In the spring of 1974, Bruce Springsteen was a skinny, tousled 24-year-old Jersey Shore songwriter about to make his third album. He was under pressure. Although he was an East Coast club sensation and a rock critics' favorite, his first two albums hadn't sold enough to convince his label, Columbia, that he wasn't a flop. It could have been his last chance.By my measure, that is indeed exactly what they did.
Yet he went into the studio not to make a commercial hit, but to make a masterpiece. "We had ambition to burn," said Jon Landau, who is now Mr. Springsteen's manager. He produced the album with Mr. Springsteen and his manager at the time, Mike Appel.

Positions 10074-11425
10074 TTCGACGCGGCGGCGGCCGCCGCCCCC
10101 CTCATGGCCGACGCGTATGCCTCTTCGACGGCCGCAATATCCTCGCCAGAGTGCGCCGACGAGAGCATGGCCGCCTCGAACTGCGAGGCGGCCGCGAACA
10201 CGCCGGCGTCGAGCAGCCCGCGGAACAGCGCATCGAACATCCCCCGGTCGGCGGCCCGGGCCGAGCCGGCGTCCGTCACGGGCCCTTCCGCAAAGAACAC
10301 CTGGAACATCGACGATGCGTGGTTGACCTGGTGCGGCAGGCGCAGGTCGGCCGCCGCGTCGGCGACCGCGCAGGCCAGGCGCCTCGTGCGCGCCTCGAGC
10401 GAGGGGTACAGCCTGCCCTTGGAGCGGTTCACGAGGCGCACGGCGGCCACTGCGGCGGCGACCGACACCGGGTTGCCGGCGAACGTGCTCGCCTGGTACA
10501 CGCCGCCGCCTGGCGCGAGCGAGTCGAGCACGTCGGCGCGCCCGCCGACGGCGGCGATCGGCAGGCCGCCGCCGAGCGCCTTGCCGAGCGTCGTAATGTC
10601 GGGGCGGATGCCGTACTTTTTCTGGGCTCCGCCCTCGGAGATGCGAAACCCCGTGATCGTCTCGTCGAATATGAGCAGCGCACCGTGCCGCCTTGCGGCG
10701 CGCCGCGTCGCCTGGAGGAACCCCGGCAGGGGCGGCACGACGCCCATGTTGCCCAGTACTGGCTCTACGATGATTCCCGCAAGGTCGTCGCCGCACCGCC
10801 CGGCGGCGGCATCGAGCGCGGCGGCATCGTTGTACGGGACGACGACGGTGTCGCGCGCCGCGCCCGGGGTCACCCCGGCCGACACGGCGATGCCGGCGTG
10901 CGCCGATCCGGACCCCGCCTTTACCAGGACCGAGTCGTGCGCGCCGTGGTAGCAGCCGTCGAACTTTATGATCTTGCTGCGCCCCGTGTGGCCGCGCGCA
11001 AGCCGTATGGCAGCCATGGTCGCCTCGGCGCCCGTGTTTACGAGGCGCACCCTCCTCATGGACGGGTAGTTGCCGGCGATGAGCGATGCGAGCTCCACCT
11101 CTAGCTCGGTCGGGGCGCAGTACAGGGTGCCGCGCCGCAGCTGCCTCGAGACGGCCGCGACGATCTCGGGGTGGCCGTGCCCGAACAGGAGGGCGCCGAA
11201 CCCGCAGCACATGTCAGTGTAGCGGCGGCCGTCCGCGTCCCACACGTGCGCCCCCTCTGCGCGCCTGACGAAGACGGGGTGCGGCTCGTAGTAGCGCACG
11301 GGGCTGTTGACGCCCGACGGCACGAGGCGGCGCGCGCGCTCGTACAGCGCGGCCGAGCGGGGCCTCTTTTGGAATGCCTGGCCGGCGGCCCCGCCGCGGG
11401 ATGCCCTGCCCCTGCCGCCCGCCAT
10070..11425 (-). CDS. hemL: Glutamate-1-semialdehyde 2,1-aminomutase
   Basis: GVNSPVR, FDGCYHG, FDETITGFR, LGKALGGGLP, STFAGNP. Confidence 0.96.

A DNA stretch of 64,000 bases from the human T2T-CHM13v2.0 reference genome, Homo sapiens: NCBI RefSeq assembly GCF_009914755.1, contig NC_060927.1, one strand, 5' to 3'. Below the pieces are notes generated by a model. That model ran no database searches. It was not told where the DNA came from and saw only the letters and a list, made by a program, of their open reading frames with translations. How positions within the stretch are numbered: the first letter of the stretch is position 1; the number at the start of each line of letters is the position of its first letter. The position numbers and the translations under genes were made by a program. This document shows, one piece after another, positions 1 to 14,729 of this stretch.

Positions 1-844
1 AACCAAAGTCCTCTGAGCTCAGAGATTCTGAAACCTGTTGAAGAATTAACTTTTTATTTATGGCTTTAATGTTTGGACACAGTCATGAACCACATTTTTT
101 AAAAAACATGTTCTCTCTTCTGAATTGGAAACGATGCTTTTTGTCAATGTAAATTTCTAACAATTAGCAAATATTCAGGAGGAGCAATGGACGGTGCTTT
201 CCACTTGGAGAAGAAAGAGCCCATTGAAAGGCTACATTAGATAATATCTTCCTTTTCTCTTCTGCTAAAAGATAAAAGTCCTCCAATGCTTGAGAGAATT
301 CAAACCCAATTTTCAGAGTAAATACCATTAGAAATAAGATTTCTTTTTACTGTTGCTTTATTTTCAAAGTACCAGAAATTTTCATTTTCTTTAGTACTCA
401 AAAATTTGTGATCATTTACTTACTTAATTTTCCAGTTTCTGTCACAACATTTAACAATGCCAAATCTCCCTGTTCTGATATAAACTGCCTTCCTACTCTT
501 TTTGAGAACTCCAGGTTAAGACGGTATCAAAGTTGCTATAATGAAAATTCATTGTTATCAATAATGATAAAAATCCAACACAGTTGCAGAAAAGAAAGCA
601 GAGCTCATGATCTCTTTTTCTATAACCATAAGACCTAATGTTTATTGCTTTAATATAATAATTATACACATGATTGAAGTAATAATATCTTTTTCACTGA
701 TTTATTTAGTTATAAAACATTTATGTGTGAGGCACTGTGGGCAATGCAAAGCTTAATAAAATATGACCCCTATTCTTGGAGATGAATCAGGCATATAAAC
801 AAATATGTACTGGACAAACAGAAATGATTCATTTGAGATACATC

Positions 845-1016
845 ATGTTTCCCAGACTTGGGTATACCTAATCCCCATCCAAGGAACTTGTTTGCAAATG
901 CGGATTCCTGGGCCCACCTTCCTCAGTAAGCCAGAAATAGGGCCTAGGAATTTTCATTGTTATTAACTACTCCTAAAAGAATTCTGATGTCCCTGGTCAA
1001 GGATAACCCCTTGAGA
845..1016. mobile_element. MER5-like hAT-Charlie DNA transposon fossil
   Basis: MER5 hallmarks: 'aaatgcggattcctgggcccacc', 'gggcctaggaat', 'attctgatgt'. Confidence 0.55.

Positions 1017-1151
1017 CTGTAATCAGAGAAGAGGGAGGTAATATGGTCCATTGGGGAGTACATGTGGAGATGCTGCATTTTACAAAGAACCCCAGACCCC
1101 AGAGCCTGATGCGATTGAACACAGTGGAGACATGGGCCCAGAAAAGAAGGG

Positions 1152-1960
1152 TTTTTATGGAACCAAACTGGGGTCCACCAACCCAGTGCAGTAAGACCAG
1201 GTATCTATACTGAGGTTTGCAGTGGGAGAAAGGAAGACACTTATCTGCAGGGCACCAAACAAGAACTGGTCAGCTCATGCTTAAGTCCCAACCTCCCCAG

"We knew exactly what we wanted," Mr. Landau recalled in an interview last week. "We were not in it to do something average. We were not in it to get any particular song on the radio. We were in it to do something great."
Wednesday, November 16, 2005
Check Out These Duds
Springsteen, in anticipation of a re-release of his Born To Run album has a multi-media presentation via the NYTimes (which really borders on an infomercial, but Boss fans will love it). It really demonstrates for me, how timeless good song writing can be, but thank goodness, the fashion goes - and let's hope these threads don't come back. No doubt, the songs will remain as fresh as ever: